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  4. 1997
  5. March

How Many Deer Are Too Many?

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Without records, most land managers are unable to tell. Livestock managers are trained to monitor forage availability and body condition of their herd. Except in extreme cases, deer forage conditions are subtle, and body condition observations are limited to the check station.

Indicators of the balance between deer numbers and forage conditions include fawn/doe ratios, antler characteristics (especially of yearling bucks), and deer body weights. Like most deer population parameters, trends over time are more important than any variable in a given year.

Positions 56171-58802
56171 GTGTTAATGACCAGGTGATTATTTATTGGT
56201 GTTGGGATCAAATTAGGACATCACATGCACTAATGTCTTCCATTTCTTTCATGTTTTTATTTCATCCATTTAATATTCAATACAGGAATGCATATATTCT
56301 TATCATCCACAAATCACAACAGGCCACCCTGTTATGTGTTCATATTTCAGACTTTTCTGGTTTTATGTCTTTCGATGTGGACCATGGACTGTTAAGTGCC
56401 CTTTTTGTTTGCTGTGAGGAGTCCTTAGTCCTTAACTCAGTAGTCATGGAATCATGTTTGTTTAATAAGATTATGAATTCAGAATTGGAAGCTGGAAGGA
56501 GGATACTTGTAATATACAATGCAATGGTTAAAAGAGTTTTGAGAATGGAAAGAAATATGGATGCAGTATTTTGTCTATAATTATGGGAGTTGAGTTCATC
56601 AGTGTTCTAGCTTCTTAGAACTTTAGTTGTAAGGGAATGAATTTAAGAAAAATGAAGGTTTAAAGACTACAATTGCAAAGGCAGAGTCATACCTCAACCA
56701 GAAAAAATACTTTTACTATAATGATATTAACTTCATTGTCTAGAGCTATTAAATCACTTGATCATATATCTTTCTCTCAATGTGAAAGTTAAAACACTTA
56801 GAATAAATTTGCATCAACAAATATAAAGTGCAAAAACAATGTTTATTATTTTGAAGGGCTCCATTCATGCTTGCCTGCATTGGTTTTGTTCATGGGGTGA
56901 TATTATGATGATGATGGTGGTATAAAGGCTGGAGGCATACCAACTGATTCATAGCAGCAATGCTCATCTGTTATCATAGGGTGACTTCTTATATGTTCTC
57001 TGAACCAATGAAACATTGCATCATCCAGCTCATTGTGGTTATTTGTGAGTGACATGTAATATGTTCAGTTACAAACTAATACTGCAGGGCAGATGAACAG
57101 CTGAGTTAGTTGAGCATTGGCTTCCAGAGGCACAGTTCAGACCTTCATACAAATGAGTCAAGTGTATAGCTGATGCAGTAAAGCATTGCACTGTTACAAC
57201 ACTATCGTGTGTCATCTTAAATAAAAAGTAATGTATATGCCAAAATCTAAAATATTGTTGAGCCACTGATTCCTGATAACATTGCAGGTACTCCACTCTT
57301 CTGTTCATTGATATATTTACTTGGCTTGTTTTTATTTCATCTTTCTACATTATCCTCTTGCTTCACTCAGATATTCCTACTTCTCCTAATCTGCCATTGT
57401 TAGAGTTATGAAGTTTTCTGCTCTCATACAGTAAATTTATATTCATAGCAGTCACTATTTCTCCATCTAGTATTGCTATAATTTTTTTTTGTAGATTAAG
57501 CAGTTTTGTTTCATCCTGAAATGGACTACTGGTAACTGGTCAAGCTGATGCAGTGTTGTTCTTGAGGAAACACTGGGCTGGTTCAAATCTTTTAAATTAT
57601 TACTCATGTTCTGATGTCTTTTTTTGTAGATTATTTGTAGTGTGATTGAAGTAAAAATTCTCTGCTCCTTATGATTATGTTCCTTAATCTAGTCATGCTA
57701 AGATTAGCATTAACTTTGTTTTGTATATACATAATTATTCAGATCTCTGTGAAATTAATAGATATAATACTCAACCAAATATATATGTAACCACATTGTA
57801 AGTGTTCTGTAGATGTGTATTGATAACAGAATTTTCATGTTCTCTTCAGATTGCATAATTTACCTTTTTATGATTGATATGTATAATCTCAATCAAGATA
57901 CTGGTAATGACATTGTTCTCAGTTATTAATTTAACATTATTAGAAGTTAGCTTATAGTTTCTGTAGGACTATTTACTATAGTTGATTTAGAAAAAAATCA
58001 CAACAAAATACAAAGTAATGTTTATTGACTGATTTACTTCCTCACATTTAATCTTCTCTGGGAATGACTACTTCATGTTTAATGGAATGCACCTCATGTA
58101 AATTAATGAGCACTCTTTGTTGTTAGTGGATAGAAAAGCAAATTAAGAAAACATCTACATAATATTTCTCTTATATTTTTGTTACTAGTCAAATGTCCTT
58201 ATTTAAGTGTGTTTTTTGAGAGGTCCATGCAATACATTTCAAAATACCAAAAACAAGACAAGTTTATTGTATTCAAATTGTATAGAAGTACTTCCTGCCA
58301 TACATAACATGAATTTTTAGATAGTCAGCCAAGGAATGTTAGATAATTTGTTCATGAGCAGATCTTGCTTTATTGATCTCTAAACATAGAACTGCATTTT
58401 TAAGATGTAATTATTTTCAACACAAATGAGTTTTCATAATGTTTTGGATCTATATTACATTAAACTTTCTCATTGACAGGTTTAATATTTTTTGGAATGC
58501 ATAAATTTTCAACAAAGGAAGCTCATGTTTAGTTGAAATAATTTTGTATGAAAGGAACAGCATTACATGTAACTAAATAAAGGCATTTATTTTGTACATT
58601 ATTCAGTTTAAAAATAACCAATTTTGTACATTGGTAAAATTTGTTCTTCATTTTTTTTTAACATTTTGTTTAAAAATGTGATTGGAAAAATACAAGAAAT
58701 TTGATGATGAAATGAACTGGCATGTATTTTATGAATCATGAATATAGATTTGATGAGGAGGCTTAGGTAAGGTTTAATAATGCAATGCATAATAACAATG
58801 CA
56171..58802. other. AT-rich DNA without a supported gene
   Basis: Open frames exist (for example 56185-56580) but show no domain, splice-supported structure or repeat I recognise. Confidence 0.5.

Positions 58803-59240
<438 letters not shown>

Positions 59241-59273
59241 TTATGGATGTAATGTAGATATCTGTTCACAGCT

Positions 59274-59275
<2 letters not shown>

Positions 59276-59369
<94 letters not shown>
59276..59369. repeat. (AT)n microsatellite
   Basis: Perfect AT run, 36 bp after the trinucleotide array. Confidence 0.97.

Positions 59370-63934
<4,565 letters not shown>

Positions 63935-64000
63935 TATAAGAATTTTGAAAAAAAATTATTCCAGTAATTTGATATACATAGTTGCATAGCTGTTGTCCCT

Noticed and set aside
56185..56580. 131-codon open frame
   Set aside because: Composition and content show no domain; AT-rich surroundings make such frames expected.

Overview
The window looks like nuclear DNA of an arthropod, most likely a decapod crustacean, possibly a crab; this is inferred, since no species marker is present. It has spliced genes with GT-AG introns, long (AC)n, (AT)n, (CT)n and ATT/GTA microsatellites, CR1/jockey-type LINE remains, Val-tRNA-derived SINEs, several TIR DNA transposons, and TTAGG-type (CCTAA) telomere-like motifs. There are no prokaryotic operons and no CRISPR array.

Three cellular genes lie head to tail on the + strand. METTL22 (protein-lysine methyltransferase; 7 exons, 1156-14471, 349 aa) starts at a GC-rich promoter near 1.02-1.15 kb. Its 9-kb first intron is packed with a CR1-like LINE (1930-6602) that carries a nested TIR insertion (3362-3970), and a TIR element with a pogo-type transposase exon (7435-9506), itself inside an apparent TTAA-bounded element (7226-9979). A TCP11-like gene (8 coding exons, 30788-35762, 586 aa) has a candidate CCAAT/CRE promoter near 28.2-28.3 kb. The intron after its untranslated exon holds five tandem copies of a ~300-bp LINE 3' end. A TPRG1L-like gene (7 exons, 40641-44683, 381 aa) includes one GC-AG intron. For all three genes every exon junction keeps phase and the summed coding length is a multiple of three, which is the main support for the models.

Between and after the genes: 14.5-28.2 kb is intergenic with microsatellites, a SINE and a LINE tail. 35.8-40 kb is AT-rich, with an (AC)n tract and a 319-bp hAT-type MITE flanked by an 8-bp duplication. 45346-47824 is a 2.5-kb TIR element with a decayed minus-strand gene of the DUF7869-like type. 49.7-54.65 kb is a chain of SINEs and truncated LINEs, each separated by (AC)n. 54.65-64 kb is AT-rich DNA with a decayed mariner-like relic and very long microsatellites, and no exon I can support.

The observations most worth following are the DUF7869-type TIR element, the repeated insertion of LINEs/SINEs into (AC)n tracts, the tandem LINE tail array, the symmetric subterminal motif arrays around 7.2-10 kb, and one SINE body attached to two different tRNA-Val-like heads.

We have been monitoring these trends with spotlight surveys and harvest records at the Red River Demonstration and Research Farm (RRDRF) since 1993. Two trends for which we have adequate samples in all years are included for reference. Figure 1 shows the relationship between fawn crop (fawns/doe) and deer density over four years. Figure 2 depicts trends in yearling doe weights and deer density. Both indicators show a negative response to increasing deer density.

Just as open cows hurt the profitability of a cow herd by using forage without producing anything, unproductive does use forage that would otherwise be available to bucks. When doe weights are trending down; buck weights and antler mass are likely to follow. To reverse these trends, we need to reduce deer numbers, improve habitat conditions, or both.

Trophy animals, be they bucks or bass, are produced from a surplus of resources per individual. More deer are not necessarily better.